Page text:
The ‘Howard changed the definition of marriage’ canard

If you’ve been following the marriage redefinition debate in Australia you may have heard the claim made that, in 2004, Howard introduced an amendment – overwhelming passed by the House and Senate – that changed the definition of marriage by introducing the following definition into the Marriage Act 1961:

“marriage ” means the union of a man and a woman to the exclusion of all others, voluntarily entered into for life.

However, the inclusion of this definition did nothing of the sort. Prior to its inclusion, the definition of marriage was provided by the common law. Here is how Black’s Law Dictionary (2nd ed.) defined marriage in the decade following Federation:

MARRIAGE. Marriage, as distinguished from the agreement to marry and from the act of becoming married, is the civil status of one man and one woman united in law for life, for the discharge to each other and the community of the duties legally incumbent on those whose association is founded on the distinction of sex. (emphasis mine)

This is how Black’s Law Dictionary (revise 4th ed.) in 1968, 7 years after the Marriage Act 1961, defined marriage:

MARRIAGE. Marriage, as distinguished from the agreement to marry and from the act of becoming married, is the civil status, condition, or relation of one man and one woman united in law for life, for the discharge to each other and the community of the duties legally incumbent on those whose association is founded on the distinction of sex. (emphasise mine)

And this is how Black’s Law Dictionary (8th Ed.) in 2004, the same year as the amendment, defined marriage: 

marriage,n.1. The legal union of a couple as husband and wife (emphasis mine)….Also termed matrimony; conjugal union. [Cases: Marriage 12.1. C.J.S.
Marriage § 9.]

There is simply no change. The definition of marriage from Federation in 1900, through the passing of the Marriage Act 1961, and then the Marriage Amendment Act 2004, remains at all times the same. That this was uncontroversial in 2004 is itself reflected, not only in the overwhelming support for the amendment in the Parliament, but in the fact that the Labor opposition supported the amendment and used precisely the argument I’ve laid out here; namely, that the amendment simply introduced into statue what was already the case at common law.

Even if the claim is narrowed so that what is being asserted is only that no legislation prior to the 2004 amendment defined marriage as the union of a man and a woman, a worthless point I grant you but I want to be as charitable as possible; even this narrow claim itself is also mistaken. As is noted by Neil Foster in John Howard and the Myths of the 2004 Marriage amendments, section 43 (1)(a) of the Family Law Act 1975 states:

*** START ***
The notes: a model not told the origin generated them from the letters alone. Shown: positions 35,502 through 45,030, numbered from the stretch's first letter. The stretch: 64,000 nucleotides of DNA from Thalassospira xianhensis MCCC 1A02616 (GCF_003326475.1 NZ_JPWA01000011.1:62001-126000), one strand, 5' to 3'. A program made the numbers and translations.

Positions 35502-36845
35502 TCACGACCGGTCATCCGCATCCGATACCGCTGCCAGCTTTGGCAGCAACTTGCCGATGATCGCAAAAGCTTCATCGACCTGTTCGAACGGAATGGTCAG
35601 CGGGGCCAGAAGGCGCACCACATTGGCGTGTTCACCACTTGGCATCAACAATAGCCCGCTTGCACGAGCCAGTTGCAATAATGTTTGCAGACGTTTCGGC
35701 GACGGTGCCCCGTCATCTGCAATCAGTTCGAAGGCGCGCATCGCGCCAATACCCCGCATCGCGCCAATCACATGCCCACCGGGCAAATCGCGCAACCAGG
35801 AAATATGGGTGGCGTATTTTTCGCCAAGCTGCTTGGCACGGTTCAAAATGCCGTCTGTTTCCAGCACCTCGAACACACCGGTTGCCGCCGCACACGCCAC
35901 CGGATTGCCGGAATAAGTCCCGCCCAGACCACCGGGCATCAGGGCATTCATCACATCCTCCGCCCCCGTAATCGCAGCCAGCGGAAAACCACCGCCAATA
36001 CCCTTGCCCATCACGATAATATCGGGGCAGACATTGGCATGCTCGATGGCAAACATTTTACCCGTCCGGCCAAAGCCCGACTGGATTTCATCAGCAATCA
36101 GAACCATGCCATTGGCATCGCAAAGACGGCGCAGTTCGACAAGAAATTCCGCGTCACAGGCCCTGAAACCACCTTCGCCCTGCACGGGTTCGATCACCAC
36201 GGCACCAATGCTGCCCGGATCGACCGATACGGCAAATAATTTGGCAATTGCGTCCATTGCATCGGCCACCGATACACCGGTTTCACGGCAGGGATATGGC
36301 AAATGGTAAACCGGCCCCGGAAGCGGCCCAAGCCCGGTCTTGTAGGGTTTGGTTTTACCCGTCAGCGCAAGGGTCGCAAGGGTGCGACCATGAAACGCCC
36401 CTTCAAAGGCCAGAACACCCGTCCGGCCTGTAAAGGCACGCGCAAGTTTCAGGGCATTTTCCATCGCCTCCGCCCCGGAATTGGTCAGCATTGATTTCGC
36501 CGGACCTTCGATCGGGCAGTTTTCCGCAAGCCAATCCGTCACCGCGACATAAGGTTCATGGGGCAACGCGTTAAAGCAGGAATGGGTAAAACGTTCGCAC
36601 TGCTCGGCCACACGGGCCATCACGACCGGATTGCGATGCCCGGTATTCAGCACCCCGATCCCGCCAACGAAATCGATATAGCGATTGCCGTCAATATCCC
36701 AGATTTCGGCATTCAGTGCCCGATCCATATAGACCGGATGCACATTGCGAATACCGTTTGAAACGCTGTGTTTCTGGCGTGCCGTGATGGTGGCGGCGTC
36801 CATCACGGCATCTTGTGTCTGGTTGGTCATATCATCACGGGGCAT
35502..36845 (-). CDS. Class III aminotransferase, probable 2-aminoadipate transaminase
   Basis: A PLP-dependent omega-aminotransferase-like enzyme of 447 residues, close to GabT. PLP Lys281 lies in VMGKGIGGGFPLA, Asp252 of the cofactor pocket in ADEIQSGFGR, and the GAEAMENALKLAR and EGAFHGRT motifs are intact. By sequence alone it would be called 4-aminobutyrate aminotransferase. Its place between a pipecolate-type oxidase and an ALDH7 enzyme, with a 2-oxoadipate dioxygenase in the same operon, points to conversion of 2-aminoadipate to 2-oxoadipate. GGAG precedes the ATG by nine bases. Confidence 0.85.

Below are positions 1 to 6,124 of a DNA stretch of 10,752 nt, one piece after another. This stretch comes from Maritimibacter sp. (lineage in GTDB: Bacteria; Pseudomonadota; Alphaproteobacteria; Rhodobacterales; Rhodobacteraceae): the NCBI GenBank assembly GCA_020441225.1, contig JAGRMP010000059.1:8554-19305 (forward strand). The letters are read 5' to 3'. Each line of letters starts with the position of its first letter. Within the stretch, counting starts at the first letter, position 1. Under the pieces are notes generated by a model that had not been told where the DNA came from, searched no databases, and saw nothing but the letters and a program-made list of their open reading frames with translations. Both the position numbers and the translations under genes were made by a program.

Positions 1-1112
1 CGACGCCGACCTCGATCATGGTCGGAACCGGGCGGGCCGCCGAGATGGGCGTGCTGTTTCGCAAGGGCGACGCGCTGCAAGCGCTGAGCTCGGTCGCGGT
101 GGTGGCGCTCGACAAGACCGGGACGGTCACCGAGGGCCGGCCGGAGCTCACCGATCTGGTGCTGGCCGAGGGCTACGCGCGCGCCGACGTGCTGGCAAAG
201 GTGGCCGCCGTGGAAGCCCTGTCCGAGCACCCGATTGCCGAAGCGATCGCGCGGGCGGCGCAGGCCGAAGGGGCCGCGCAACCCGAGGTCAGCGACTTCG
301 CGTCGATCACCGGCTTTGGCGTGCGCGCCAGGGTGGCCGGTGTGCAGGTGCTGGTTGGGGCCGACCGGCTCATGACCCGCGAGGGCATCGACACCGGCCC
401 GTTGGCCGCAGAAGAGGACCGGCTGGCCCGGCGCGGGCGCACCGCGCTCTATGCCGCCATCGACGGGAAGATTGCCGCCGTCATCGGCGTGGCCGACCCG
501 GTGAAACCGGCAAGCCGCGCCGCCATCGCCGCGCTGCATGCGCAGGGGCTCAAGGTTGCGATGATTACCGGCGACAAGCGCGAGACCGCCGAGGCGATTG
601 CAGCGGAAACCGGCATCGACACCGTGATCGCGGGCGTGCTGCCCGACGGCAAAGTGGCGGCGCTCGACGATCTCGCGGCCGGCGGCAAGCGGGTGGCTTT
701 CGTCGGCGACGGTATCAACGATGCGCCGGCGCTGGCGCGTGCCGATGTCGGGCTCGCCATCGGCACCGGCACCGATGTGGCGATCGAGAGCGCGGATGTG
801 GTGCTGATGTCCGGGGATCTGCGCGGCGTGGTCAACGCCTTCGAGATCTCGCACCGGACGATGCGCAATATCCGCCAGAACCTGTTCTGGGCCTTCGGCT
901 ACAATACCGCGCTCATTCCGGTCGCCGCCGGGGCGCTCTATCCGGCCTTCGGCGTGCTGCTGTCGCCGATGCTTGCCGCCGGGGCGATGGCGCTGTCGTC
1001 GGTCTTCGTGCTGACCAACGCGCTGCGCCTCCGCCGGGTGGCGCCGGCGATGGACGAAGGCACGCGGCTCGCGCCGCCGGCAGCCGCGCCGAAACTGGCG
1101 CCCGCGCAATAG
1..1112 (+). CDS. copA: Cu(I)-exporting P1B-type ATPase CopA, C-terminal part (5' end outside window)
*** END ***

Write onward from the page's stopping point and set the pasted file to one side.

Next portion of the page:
Principles to be applied by courts

(1)  The Family Court shall, in the exercise of its jurisdiction under this Act, and any other court exercising jurisdiction under this Act shall, in the exercise of that jurisdiction, have regard to:

(a)  the need to preserve and protect the institution of marriage as the union of a man and a woman to the exclusion of all others voluntarily entered into for life; (emphasis his).

Further, he also reminds us of Brennan J in the High Court decision of R v L (1991) 174 CLR 379 at 391:

In Hyde v. Hyde and Woodmansee[4] Lord Penzance defined marriage as “the voluntary union for life of one man and one woman, to the exclusion of all others” and that definition has been followed in this country and by this Court.[5] It is the definition adopted by the Family Law Acts.43(a) of which requires a court exercising jurisdiction under that Act to have regard to “the need to preserve and protect the institution of marriage as the union of a man and a woman to the exclusion of all others voluntarily entered into for life”. Marriage is an institution which not only creates the status of husband and wife but also, without further or specific agreement, creates certain mutual rights and obligations owed to and by the respective spouses.[6] (emphasis his).

I think we can conclude that this oft-repeated canard is now exploded.What I find tantalizing about the inclusion of marriage as a union of a man and a woman in the Family Law Act is the declaration of the need to “preserve and protect the institution of marriage” as just this sort of union. From their mouth to the people of Australia’s ears.

2 comments for “The ‘Howard changed the definition of marriage’ canard

  1. August 15, 2017 at 4:26 pm

    Indeed,
    He changed nothing. He merely made formal what was readily acknowledged at the time.

  2. Warty
    August 16, 2017 at 10:06 pm

    Were the postal plebiscite to be deemed legal, and were it to return a ‘Yes’ authorising parliament to then allow a vote on the issue, the outcome would presumably be a change in the wording of the Marriage Act.
    This would be abhorrent to me, but of far greater concern would be the possible lack of safeguards, should one wish to deny service (for instance) to gay couples, or continue to voice a preference for traditional marriage. I think everything should be done to prevent both continued and increased intrusion of the state into private lives. Freedom of speech and reasonable behaviour needs to be defended at all costs.
    The contention is that the demand for SSM is yet another attack on those institutions that form an essential part of our culture, and that to dismantle them, one by one, we create a cultural vacuum that Islam would happily fill (our being unable to legitimately defend our culture, there being nothing left).

Leave a Reply

Your email address will not be published. Required fields are marked *